He was already running on fumes by the time the Ronde came around last year, and this time out, he has opted to forgo the Opening Weekend altogether. QuickStep-AlphaVinyl will also be without Tim Declercq this weekend, after he was diagnosed with pericarditis, while world champion Julian Alaphilippe has opted to forgo the cobbles this season in order to focus on the Ardennes Classics.

QuickStep-AlphaVinyl didn’t add any established new names to their cobbled Classics roster on the transfer market this winter, and indeed, their last such splash came back in 2017, when Philippe Gilbert arrived from BMC. In the years since, Boonen has retired, and Gilbert and Niki Terpstra have left, and yet the beat has gone on, despite the emergence of Wout van Aert and Mathieu van der Poel as rivals.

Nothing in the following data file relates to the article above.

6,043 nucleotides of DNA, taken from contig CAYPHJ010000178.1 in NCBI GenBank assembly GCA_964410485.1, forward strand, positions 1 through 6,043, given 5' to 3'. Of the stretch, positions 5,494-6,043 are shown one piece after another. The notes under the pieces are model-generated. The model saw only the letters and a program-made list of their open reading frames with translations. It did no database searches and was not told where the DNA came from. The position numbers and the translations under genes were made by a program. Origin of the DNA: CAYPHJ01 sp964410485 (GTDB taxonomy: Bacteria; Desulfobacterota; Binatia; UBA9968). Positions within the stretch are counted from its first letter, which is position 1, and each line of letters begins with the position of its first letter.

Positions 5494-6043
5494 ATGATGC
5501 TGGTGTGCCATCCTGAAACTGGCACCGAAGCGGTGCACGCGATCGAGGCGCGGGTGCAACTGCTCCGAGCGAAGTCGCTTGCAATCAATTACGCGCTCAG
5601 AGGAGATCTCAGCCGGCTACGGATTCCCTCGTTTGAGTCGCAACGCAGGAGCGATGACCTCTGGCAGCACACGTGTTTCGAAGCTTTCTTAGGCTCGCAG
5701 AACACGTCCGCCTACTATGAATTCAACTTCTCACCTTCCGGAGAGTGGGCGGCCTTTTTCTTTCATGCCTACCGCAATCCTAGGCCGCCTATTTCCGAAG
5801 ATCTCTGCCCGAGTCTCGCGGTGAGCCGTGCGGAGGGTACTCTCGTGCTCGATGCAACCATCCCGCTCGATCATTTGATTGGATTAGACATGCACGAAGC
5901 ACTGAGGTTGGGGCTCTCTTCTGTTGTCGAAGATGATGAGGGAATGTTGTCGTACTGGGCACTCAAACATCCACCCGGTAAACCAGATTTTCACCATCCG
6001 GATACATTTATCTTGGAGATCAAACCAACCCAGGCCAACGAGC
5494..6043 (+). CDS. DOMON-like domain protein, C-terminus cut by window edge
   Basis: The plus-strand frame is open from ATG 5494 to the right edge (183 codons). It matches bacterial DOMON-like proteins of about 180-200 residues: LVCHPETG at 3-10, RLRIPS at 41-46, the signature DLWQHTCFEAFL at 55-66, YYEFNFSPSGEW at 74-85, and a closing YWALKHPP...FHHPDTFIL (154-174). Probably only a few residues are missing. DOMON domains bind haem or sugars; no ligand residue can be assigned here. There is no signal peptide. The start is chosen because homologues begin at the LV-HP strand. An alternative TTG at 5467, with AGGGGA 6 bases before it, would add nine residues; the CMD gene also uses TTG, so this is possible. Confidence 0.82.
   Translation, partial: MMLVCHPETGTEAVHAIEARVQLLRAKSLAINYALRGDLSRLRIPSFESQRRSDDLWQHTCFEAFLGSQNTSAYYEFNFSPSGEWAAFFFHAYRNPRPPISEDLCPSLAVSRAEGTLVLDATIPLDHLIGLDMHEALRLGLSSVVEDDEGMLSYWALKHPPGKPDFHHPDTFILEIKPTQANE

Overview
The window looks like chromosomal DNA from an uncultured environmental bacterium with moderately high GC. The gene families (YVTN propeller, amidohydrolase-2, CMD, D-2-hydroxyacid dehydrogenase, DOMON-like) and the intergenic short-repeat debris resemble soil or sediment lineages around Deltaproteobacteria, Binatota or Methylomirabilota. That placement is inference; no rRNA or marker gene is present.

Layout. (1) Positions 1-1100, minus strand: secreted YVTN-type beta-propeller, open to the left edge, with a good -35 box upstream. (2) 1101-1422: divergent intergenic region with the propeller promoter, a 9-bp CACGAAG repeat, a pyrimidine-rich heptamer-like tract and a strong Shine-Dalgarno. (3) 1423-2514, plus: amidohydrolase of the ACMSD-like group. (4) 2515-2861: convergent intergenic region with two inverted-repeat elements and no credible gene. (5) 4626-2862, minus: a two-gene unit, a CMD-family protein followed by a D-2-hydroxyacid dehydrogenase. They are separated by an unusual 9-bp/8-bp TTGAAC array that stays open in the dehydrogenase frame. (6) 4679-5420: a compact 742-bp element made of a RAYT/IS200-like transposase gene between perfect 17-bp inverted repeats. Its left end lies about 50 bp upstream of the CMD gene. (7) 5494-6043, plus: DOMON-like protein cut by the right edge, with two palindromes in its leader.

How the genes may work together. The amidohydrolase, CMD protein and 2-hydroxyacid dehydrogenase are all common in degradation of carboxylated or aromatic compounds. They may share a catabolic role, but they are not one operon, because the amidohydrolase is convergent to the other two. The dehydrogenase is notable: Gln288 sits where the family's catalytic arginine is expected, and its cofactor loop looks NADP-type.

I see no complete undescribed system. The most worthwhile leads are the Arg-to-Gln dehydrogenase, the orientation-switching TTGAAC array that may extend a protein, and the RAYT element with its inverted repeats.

While Alaphilippe is an undoubted loss to the cobbled Classics unit, QuickStep’s collective might will still be a factor. Every year, another internal candidate tends to take a stride forward, as Kasper Asgreen did when he surprisingly placed second at the Tour of Flanders in 2019. Asgreen, winner of last year’s Ronde, is now a figurehead alongside Stybar and Yves Lampaert, but Alaphilippe’s absence theoretically leaves space for another rider to emerge.

“With Julian not in, it’s a different ball game, but we still have some riders who can ride the Spring Classics,” Steels explains. 

“For instance, a guy like [Jannik] Steimle really has the physical capacities to do well there, and then of course we still have Kasper, Yves and Stybar, who is going well again, and Florian [Sénéchal] has stepped forward.